The Firstborn Dies . . . and Is Raised

David Landegent

READ : 1 Corinthians 15:20-28

He is . . . the firstborn from the dead. (Col. 1:18)

Twice in this hymn Paul calls Jesus the firstborn, a status that normally brought prestige and privileges. Yet the ways of God are not the ways of humanity. Nearly every firstborn son in the Old Testament did not receive prestige or privilege.

Adam's firstborn son Cain was cursed for killing Abel. Abraham's firstborn Ishmael was bypassed for Isaac. Isaac's firstborn Esau sold his birthright. Jacob cursed his firstborn Reuben, favoring Joseph instead. Samuel ignored Jesse's firstborn son Eliab and anointed David as king. David's oldest son Amnon was killed by Absalom and the kingdom went to the younger Solomon.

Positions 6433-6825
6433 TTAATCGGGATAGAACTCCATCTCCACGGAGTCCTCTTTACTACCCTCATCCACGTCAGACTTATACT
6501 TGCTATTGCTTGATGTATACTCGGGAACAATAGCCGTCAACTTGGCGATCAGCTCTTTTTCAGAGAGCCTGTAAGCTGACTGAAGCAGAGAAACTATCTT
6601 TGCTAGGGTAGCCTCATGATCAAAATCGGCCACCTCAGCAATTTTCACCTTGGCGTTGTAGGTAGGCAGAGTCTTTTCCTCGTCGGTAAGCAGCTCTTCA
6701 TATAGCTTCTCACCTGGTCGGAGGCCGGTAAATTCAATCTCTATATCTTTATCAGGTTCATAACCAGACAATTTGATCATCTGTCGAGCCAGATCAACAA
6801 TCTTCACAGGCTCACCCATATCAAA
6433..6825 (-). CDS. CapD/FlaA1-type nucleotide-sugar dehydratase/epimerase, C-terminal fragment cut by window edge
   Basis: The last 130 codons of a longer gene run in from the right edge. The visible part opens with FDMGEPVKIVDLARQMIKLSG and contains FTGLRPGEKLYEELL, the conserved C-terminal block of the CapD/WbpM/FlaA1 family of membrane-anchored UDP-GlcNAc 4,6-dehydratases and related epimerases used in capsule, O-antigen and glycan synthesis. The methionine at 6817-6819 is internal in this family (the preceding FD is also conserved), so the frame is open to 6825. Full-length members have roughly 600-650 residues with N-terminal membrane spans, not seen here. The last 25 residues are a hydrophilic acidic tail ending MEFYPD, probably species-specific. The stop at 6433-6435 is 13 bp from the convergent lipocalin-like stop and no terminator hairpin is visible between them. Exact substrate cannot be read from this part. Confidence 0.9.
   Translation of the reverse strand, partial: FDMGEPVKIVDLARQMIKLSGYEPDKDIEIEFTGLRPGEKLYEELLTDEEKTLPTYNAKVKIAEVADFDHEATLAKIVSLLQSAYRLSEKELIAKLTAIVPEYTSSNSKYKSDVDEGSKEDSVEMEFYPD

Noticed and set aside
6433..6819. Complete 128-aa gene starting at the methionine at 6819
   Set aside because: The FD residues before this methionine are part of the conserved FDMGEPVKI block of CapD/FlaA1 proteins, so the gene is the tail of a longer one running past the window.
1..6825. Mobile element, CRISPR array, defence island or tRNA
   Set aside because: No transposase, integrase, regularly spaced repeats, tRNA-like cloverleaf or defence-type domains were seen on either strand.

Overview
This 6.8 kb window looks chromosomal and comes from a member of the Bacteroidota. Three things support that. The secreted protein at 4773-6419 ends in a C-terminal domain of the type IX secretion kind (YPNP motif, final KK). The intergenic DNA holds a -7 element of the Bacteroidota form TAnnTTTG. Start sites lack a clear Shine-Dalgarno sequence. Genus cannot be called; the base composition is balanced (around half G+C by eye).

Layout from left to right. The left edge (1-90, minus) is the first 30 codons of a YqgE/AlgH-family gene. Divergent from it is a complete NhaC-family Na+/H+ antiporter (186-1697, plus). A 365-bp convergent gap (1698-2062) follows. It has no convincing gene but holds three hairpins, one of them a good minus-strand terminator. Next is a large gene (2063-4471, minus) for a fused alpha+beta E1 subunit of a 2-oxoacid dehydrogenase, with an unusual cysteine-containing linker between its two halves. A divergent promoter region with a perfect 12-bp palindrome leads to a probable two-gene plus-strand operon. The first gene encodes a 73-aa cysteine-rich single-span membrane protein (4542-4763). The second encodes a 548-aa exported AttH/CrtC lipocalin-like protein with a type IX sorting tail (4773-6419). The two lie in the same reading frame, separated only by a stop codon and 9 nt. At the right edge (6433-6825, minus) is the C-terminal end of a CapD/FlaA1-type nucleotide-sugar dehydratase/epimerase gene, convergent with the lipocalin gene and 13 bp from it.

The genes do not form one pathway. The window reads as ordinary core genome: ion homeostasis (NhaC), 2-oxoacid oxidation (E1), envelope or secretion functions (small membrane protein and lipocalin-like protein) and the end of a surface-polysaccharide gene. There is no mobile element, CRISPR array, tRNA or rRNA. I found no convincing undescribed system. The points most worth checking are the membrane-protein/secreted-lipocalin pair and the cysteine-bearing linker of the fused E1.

Being firstborn in biblical history was not a wonderful thing. Instead we see that the first are last, and the last are first. Even Jesus is not exempt from this. Though he is the firstborn of creation (Col. 1:15), he dies, despised and rejected by men. On the cross he takes on the curse of sin and experiences the rejection of the heavenly Father. Jesus was the first who became last for us.

But then Jesus was raised, and the last became first! Jesus became the firstborn from the dead, signaling more resurrections to follow. Paul highlighted this order in 1 Corinthians 15:23, “Christ the firstfruits, then at his coming those who belong to Christ.” Or, as Jesus put it, “Because I live, you also will live” (John 14:19).


Thank you, Jesus, for being the first who became last, and then first again—all for us.